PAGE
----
circle pro pic.jpg

Hi, I’m Rachel.

I’m a freelance writer, advocate, and podcast host! I hiked the Appalachian Trail in 2018 and it changed my life. Check out my Podcast, hire me, or read about my adventures!

LOGO TR No Name.png

This is Trail Name Here.

This is a space where I share life stories, educate, and connect people. I’m glad you’re here to join me by listening to Podcast Here, reading my blog, or looking back at my journey on the AT.

Instagram: @TrailNameHere

Gear: New Shoes...

Gear: New Shoes...

Remember how much I loved my Altras?

Here’s the thing:

I trained in them 60 miles, with around 10-20 pounds on my back. They had felt pretty good: cushy, convenient, breatheable....

Fast forward to my start date:

I began the approach trail with zeal! Even after weighing in at a full 15 pounds more than I had planned, I was excited to be out there. I kept making micro adjustments to the straps on my pack and about halfway up the approach trail my pack finally started to feel right. I got used to using my poles to help me.

Things were great until I felt that distinct stretching burn that only comes from my arch nemesis: Plantar Fasciitis.

It began in my left foot and not long after my right foot caught on too, although not as severely. I was mad. ‘I trained in these shoes!’ I thought. In reality, I did not break them in enough at all. And if I look back I see that I’ve only worn Vibram 5 Fingers, Chacos, Merril Boots (that I was very disappointed in, by the way) and Dansko clogs for the past year. All very firm soled wide base shoes with mild to no drop (heel height vs toe height).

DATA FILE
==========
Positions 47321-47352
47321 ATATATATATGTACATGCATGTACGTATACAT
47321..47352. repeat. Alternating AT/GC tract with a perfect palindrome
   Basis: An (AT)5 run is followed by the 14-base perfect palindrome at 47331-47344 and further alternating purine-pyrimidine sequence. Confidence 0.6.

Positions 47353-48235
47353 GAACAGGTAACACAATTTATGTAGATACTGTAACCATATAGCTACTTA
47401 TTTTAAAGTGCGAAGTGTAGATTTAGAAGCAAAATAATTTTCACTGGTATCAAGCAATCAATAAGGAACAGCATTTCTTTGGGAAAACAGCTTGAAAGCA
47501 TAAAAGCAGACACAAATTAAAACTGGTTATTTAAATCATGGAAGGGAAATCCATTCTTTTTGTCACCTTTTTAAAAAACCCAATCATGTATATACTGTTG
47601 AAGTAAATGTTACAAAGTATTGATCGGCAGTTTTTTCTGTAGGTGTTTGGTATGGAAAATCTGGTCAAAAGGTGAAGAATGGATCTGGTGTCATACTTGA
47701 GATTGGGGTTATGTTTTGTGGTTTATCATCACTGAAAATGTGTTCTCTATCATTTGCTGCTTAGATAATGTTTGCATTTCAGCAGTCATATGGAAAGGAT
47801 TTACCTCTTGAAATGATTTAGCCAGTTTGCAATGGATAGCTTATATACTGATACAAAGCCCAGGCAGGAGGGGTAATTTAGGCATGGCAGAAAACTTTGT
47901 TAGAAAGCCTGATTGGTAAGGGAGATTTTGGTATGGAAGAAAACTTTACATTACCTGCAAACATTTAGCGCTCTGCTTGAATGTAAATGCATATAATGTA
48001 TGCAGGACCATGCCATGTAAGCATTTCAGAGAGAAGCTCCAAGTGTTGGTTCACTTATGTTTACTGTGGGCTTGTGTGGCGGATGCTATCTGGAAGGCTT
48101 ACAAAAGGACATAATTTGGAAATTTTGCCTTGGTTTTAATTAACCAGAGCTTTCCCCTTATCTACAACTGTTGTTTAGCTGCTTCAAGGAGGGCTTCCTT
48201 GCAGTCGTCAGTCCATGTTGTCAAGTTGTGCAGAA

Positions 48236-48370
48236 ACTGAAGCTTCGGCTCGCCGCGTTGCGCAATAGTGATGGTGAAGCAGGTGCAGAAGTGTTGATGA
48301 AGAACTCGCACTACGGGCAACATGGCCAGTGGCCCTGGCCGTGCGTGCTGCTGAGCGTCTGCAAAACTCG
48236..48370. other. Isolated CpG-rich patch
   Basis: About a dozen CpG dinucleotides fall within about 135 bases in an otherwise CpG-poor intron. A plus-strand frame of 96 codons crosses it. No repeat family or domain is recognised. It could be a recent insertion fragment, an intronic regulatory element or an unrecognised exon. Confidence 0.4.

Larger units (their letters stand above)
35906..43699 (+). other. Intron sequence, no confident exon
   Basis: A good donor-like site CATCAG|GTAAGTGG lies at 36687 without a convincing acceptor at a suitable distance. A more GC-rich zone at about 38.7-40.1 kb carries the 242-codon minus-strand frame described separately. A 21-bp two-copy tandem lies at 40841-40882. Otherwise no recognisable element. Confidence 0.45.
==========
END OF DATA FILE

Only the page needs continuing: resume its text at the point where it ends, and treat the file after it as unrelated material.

I walked through the pain for 3 and a half days. In the morning I’d mostly feel okay but by the time I rolled into camp my feet would be burning and my ankles would be caving in. I twisted my ankles 3 times in each foot and fell about 4 times (they don’t call me Life Alert for nothing <- wait for it the ‘I got my trail name' Post is coming!). I know I probably would have twisted my ankles and fallen no matter what shoes I was wearing but having my ankles ache badly from the plantar fasciitis certainly made those twists a lot worse.

Altras can be really great for the trail! They have super convenient features like gaiter traps, reflective coatings, breath ability, quicker drying time, good soles, etc. But if you do plan on starting the trail in them, please train in them properly!! You do not want to deal with the pain (I didn’t care that much because I’ve had it before but if I had never had it may have pushed me to some serious zeros) or the hassle of finding shoes on trail and having to drop the money on new shoes.

Altras really have no arch so if you do have flatter feet or foot problems I highly recommend getting an after market insole like Superfeet. The Timp, the model I got, was pretty wide so my insoles kept slipping and that wasn’t working for me, so be wary and try them out A LOT before leaving!

I am in no way trying to bash Altras or the people that choose them. They really are a great shoe. But I definitely decided I needed something firmer and with some more arch support.

So what am I wearing now?

I am currently trying out a pair of Oboz Luna Low in Mineral Blue which were recommended by the nice gentlemen at Mountain Crossings. Dragon, my hiking buddy, also got a pair to replace her Solomon’s which gave her arch pain. I’ll let you all know how they feel in about 30 miles!

Alright, that’s all for now!

-Life Alert (<- I have a trial name now! How cool is that?!)

Gear: How to get the Deals

Gear: How to get the Deals

Progress: T-Minus 11 Hours...

Progress: T-Minus 11 Hours...